Project Amber is the driving force behind the German government’s new e-prescriptions project that’s currently being rolled out nationwide. The project, which was developed by IBM Corp., is designed to replace paper prescriptions within Germany’s national health service as part of its shift to the digital age. IBM’s solution integrates with Intel’s Software Guard Extensions, which are at the heart of Project Amber and enable data to be encrypted while in use, ensuring that sensitive healthcare data is never exposed.

More initiatives based on Project Amber are in the works too, Lavender said. For instance, Leidos Inc., a U.S. federal government technology contractor, is using Amber to create a proof-of-concept that will safeguard the healthcare information of veterans. The idea is that the solution can be used by mobile clinics that will make healthcare more accessible.

“Project Amber liberates Leidos from the need to build and maintain complex, expensive attestation systems, allowing us to focus on our core differentiation like intelligent automation and AI/ML-driven analytics,” said Leidos Health Group President Liz Porter.

Accelerating AI, quantum and neuromorphic computing

The final segment of Lavender’s keynote covered how Intel’s open silicon and software innovations can be combined with other technologies to create unique products and services across multiple industries.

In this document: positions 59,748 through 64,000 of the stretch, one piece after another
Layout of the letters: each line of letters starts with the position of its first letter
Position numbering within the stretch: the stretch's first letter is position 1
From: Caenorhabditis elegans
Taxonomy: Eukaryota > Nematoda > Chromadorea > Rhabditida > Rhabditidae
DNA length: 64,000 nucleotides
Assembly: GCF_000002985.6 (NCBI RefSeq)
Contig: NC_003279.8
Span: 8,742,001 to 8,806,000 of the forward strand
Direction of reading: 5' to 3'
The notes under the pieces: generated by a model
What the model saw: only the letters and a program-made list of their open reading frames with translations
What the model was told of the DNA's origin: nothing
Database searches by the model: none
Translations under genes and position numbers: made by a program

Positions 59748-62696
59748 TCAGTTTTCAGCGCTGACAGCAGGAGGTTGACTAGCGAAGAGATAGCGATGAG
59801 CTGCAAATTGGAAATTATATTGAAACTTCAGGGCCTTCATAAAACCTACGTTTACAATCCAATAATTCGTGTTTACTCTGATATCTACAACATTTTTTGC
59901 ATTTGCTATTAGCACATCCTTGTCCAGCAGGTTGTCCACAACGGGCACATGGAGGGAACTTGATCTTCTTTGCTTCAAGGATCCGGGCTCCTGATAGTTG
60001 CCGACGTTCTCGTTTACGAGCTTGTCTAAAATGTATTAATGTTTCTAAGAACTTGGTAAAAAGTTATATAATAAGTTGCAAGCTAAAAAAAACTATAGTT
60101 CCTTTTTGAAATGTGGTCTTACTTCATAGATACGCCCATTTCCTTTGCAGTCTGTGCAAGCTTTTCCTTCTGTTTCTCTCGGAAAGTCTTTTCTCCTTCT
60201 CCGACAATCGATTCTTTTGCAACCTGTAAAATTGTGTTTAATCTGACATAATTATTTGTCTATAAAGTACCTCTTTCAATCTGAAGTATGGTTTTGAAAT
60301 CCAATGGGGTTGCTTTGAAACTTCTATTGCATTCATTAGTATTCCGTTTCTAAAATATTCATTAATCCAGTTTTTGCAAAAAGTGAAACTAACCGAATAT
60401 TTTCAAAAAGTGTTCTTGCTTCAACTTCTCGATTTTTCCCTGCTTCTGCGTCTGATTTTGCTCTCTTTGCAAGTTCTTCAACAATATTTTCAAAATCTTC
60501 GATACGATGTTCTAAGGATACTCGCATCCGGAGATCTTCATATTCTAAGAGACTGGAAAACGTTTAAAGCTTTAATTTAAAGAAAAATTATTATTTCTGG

To highlight this potential, Red Hat Inc. Chief Technology Officer Chris Wright joined Lavender onstage virtually to explain how his company’s OpenShift Data Science platform has been integrated with Intel’s AI offerings. The integration makes it possible for OpenShift developers to train and deploy new AI models with Intel’s AI Analytics Kit and OpenVINO tools.

Red Hat is planning further integrations too. Soon, it will make Intel’s Habana Gaudi deep learning accelerator available on OpenShift, enabling “cost-efficient, high-performance, deep learning model training and deployment as a managed cloud service,” Wright said. The companies are also working together to create a new AI Developer Program that will teach developers how they can test and deploy AI models on Red Hat OpenShift Data Science using Intel’s toolkits.

As for quantum computing, Intel announced the beta availability of its new Intel Quantum Software Development Kit, which Lavender said will make it easier for developers to program quantum algorithms. Further, Lavender spoke about Intel’s ongoing efforts to develop the post-quantum cryptography that will be necessary to safeguard data from attacks by quantum computers in the future.

Finally, Lavender announced a new tool from Intel Labs called Kapoho Point, which is a stackable multiboard platform based on the company’s Loihi research chip. He explained that Kapoho Point is a compact system designed to be used in small form factor devices and applications such as drones, satellites and smart cars. The board can power AI models with up to 1 billion parameters or solve optimization problems with up to 8 million variables, 10 times faster and with 1,000 times less energy than CPU-based systems, according to Intel’s studies.

Photos: Intel